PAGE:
As you are aware, the verbs "quit" and "give up" have quite similar meanings and are often used interchangeably in the sense of stopping doing something:

I gave up / quit smoking.

But how about when it comes to "something" and not "doing something"? For instance I wonder if the following registers are both idiomatic English:

  1. He gave up alcohol last year.
    2. He quit alcohol last year.

I think only #1 works and #2 is not natural English.

PS. the similar thread is not that helpful that it should be to clear up my ambiguity in this case.

  • As one of the answers in the question to which you linked suggests quit seems to be more common in North America than the UK.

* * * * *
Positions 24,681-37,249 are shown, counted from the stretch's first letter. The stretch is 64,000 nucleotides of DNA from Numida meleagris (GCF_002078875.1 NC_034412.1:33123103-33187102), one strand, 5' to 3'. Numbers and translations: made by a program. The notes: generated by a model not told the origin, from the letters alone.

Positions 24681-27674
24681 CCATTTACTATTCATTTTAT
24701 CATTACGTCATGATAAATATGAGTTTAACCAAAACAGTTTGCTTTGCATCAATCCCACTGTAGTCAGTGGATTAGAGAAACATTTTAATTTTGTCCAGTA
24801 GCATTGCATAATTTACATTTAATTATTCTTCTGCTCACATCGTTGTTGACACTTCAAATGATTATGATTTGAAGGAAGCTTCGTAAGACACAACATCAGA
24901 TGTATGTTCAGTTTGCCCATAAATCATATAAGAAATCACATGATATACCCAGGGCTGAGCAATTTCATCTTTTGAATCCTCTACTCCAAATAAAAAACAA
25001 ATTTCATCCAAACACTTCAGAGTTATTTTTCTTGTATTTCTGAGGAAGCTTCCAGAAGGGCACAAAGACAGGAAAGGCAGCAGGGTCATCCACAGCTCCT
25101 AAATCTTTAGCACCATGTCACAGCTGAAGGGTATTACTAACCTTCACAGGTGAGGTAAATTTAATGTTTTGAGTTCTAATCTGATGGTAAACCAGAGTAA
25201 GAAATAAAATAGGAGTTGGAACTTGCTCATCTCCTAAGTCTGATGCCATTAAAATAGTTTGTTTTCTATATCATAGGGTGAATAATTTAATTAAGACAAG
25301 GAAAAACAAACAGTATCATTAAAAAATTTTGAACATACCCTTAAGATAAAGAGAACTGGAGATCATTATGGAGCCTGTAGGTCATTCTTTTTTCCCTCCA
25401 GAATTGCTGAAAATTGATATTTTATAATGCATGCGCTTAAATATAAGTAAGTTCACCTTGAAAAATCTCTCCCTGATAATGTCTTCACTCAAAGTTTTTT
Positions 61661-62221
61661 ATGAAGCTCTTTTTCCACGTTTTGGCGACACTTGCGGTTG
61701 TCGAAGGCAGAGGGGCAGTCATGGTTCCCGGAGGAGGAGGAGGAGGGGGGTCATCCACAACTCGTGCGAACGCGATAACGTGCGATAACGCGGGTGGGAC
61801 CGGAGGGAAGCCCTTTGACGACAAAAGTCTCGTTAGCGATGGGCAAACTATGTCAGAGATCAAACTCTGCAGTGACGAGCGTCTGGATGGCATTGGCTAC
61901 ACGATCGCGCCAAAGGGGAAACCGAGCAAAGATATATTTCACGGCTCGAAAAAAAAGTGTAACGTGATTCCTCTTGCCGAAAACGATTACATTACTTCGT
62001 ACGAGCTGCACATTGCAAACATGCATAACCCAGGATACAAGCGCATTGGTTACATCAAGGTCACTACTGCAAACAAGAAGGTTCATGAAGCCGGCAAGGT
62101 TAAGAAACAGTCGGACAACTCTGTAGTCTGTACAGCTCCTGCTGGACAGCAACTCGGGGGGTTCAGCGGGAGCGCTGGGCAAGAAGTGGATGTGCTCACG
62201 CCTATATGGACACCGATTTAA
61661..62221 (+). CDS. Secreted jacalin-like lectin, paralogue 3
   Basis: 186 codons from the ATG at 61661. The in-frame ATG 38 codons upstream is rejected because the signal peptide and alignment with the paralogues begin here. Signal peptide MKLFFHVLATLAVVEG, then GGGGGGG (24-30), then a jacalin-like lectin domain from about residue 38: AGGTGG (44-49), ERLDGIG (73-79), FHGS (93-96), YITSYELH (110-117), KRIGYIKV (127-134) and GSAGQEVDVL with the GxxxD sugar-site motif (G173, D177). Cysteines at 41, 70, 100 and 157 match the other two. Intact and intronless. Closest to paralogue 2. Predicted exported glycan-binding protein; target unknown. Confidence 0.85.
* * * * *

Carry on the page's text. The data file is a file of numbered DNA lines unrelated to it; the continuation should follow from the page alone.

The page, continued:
– mdewey
    Commented Nov 17, 2020 at 17:04
  • Thank you for pointing that out @mdewey. I have already read it within the mentioned thread.
    – A-friend
    Commented Nov 17, 2020 at 17:46

1 Answer 1


I agree that "He quit alcohol" is somewhat odd, and you would rather say "He quit drinking", or "gave up alcohol".

On the other hand we do say, with a different meaning "He quit his job"

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